This morning, while waiting for my daughter to get up and drinking my tea, I flipped through the add for Micheal's -- the chain craft store. I am planning on running a session of Old School Hack on Friday and need a few things. I need to get some foam core board to make the patented Rel HexTracker and, maybe, some glass beads to use as Awesome Points. I then mentally kicked myself for selling a whole bunch of glass beads as part of a vase in Saturday's yard sale; they would have been perfect! I then decided to just use the cheap plastic poker chips we have sitting in our closet and save myself some money. Why buy something I don't really need?
Having kids has made me really think about frugality. I now evaluate a lot of purchases, big or small, in terms of providing for my children (college is going to cost a billion dollars by the time they are ready). Table top games, and RPG's in particular, are an exceptionally frugal means of entertainment. Small books provide thousands and thousands of hours of enjoyment. What's more, it's entertainment that is social; a shared experience is facilitated amongst a group. One can see the purchase of an RPG book, or any sort of table top game, not just as buying a book, but as buying the means to facilitate hours of fun with your friends.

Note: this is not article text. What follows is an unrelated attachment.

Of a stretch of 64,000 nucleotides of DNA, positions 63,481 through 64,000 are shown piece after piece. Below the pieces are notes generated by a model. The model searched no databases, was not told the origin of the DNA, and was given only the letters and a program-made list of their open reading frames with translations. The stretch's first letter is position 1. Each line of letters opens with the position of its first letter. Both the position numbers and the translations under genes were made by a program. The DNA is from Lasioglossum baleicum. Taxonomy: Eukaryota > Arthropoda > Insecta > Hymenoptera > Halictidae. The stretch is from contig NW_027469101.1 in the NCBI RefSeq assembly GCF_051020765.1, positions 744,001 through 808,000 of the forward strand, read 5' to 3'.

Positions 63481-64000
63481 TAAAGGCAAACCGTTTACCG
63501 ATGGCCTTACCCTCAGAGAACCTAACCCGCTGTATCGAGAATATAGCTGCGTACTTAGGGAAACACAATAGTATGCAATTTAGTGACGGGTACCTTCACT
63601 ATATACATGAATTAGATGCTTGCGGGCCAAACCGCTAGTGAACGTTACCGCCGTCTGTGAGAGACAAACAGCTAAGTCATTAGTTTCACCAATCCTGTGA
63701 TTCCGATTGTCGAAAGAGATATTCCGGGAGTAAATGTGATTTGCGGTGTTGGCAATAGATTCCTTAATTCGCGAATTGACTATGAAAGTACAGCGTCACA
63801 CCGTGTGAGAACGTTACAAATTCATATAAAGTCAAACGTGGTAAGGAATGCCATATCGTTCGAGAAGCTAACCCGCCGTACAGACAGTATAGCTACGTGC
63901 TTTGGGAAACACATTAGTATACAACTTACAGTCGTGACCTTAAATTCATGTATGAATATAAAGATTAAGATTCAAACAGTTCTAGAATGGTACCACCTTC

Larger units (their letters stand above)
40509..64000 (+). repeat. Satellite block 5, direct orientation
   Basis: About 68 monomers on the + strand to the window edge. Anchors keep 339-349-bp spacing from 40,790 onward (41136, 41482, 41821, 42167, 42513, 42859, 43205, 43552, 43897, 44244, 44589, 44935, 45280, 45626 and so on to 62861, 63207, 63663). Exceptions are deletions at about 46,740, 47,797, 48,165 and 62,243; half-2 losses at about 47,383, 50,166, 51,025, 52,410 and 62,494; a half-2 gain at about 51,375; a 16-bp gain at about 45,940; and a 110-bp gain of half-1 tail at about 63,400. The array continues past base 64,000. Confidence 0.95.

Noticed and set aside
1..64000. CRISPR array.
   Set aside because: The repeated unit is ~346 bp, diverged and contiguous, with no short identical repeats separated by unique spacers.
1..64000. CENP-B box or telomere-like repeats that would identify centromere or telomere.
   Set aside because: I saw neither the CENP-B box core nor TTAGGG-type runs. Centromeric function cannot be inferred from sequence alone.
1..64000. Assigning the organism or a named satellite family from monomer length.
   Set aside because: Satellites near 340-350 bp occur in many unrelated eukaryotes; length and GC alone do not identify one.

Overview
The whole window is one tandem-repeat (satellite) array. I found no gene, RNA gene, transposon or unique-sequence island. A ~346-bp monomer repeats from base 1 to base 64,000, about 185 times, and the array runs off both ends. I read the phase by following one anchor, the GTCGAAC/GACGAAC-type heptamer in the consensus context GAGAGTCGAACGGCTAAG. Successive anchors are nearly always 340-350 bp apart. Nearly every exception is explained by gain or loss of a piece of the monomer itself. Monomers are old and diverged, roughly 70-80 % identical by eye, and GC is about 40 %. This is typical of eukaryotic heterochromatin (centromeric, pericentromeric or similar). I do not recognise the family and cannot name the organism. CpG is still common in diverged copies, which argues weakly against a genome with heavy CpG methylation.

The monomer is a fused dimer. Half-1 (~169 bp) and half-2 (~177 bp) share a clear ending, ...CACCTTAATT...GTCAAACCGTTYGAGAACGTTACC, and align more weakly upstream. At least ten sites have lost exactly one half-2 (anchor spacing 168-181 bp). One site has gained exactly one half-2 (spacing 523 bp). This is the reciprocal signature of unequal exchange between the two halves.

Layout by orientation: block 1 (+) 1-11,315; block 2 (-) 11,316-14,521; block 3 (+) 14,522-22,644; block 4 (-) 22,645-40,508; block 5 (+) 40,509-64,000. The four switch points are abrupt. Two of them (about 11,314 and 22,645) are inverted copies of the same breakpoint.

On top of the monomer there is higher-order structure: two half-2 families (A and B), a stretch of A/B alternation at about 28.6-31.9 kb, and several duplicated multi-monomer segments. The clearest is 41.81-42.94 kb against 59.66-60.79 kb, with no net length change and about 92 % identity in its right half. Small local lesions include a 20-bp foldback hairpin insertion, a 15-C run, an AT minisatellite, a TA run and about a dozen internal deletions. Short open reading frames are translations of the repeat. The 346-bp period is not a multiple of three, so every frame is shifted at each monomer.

One of the wonderful things about the OSR, in my opinion, is it's DIY ethos. It's mostly just scattered individuals, or small teams, writing and publishing a PDF here and a book there because they like the game and like for people to have fun playing the game. They are creative types who want an outlet for that creativity. What's more, so many of them give these games away. Sure, I know free product is rapidly become part of successful business models, but I often marvel at the fact that people work so hard on something and just turn around and put it out there, free, for anyone to use. I just, for example, downloaded Resolute, Adventurer, and Genius. It looks like a nice rules-set for pulp gaming. And it was free!
I guess this is my small way of saying thanks to all the people who put so much time and effort into making games, especially those that then decide to give those games away for people to play. Not only does it fit well with the frugal mindset I am trying to develop, it makes me feel very good about our hobby and this little niche all you people are helping to carve within it.